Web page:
Their inefficiency is highlighted by their latest faux pas when they sent a letter for license renewal to “the current occupier” Kew Palace, but the last resident there was King George III.

He died 200 years ago. Computer error? The pandemic? Human error? You decide.

Maybe the BBC should stand for something else like Bigoted Bloated Curmudgeons, or maybe Bombastic Biased Cartel, because all those definitions are aforementioned.

BARRY COLLING

Women’s Institute get together

A small group of ladies from Ely Northwold Women’s Institute decided to have an open air get-together on Lavender Green in Ely (right).

President Rosemary Green gave everyone a gift of a goodie bag.

CHRISTINE DICKENS

Have your say on land at rear of hospital

I was appalled to learn that a greedy property developer has applied for permission to build on the land adjacent to the Princess Of Wales hospital in Ely.

This land is popular with existing residents, as well as visitors including dog walkers and should be left as one of the few open spaces in the area that people can enjoy.

I would urge all those affected and/or keen to protect our open spaces to write to our MP – lucy.frazer.mp@parliament.uk - in order to stop this nonsense.

GRAHAM JONES

My response

I am responding to a recent letter from Teresa Ely, representing ‘The Ely Amnesty Group’.

Many of her comments are valid and I acknowledge that this well meaning group knows more about this subject that I do.

However, I have to dispute her criticism about one thing and which was the whole point of my letter.

I accept her argument that I should not have grouped migrants, refugees and asylum seekers all together and under normal circustances that would be true. However, these are not normal circustances.

When they conspired to illegally cross the channel headed for England, they all became tarred with the same brush and therefore they relinguished their original individual status Some could even be covid 19 carriers or criminals.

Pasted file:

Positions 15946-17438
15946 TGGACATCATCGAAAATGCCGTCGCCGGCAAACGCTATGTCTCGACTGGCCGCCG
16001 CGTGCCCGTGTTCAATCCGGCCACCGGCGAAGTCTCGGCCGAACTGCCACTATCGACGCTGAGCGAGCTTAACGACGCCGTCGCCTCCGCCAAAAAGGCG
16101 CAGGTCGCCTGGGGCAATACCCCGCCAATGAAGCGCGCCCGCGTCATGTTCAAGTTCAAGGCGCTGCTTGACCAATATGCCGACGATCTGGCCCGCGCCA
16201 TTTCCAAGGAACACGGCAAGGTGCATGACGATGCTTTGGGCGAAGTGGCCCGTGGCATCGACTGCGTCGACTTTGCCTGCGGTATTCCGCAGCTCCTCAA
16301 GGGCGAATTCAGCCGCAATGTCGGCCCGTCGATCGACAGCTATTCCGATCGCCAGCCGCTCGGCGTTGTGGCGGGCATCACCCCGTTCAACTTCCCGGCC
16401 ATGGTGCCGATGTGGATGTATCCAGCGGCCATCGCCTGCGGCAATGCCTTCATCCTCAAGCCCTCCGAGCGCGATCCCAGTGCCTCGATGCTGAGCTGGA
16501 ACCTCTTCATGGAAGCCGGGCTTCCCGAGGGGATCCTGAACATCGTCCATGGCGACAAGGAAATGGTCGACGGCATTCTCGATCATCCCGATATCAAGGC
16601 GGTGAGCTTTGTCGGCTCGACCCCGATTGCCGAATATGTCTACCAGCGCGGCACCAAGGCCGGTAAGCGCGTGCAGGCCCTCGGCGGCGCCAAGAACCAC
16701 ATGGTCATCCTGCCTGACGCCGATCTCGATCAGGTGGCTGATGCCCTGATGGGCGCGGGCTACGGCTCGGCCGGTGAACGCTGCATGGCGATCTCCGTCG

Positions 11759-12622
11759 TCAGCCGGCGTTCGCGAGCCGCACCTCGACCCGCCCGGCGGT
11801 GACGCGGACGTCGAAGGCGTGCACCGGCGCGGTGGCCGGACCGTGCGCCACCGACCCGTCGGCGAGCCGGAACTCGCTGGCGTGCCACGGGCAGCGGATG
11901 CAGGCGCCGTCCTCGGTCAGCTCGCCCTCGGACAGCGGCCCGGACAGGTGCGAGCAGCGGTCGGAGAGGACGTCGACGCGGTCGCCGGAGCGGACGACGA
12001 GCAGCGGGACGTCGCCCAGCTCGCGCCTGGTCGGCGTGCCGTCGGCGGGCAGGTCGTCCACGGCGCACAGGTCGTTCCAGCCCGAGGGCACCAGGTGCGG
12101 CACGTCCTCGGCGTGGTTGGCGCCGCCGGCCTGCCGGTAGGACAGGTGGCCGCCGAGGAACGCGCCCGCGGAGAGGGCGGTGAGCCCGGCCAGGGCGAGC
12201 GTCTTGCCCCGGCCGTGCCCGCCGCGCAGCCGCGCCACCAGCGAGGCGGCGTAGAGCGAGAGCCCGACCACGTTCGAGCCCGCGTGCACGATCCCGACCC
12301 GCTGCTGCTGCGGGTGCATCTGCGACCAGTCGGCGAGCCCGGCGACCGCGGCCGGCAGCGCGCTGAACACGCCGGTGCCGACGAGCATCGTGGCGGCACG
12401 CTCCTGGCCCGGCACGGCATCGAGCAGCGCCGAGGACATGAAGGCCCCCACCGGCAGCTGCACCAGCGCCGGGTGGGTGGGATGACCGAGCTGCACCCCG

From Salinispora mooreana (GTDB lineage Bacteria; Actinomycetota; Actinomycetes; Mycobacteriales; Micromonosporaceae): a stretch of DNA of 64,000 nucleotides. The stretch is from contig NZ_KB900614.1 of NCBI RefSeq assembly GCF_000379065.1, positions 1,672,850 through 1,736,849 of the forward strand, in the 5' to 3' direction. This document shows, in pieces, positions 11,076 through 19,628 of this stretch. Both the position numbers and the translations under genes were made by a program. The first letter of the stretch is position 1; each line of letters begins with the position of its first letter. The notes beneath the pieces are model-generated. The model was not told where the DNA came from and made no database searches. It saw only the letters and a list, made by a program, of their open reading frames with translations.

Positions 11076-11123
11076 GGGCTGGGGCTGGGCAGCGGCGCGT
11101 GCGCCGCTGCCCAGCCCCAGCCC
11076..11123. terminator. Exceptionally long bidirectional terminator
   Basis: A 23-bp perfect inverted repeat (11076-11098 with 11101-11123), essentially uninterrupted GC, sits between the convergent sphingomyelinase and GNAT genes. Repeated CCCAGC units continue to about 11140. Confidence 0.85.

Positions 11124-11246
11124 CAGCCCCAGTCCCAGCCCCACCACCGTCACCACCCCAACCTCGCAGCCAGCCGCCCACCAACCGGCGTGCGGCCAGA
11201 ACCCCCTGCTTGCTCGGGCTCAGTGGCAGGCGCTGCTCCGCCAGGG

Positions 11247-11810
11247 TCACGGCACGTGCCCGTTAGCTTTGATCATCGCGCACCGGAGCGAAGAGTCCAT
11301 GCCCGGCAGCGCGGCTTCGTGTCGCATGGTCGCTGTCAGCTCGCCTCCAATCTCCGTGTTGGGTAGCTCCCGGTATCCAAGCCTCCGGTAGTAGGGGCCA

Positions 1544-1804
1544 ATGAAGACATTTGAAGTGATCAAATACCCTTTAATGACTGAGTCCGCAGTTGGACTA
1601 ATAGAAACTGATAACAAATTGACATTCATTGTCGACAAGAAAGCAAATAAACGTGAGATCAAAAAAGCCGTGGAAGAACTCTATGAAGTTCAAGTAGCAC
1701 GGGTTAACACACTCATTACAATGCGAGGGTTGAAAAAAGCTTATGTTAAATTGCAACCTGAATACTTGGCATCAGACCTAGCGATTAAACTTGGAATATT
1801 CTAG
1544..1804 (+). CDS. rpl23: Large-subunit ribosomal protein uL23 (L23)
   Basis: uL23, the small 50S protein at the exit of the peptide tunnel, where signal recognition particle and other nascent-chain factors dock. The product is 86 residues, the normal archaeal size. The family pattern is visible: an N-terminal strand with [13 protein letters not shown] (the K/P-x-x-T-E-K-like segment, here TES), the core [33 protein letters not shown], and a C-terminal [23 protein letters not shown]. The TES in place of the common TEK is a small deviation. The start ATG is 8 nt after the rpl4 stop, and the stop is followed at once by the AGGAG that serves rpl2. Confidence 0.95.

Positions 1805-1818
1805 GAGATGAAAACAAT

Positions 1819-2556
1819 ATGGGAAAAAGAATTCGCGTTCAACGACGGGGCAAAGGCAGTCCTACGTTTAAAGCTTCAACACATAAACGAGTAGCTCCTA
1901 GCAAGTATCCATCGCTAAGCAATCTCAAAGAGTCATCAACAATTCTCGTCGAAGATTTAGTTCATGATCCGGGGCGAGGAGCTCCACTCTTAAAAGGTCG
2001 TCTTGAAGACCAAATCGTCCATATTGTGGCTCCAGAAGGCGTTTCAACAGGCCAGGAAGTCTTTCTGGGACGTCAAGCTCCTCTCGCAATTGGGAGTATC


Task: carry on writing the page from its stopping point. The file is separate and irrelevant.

They should have been aware of the repercussions when they purchased their passage, having not applied for asylum at the first safe country they came to, and that most definitely was not the UK. Ignorance is no excuse. They should be sent back.

I daresay some clever lawyer could could tear my argument to shreds but his efforts could be better spent trying to track down the real criminals like the people traffickers and sites like facebook who advertise their henious services for passages. But then, that will nevert happen because its not as lucrative.

BARRY COLLING, Witchford

Rotary club is ‘still alive and active’

A socially-distanced presentation recently took place (below) when rotarian Viv Doji was awarded Rotary’s highest honour, The Paul Harris Fellowship.

The award comes both for Viv’s continued dedication to Rotary, plus other charity work she is involved with, as well as her time in education.

The devastating explosion in Beirut has left many thousands of people homeless.

The Rotary Club of Ely, through their international team, are in touch with Rotary club in Beirut, and a donation of £300 has been sent to help those in greatest need.

You will have seen through media channels the good news Africa is now completely free of wild polio.

Rotary clubs throughout the world have for decades been involved in the eradication of polio, so this is a great success story, with only two countries in the world still fighting this dreadful disease.

ROBERT BARNES, Rotary Club of Ely president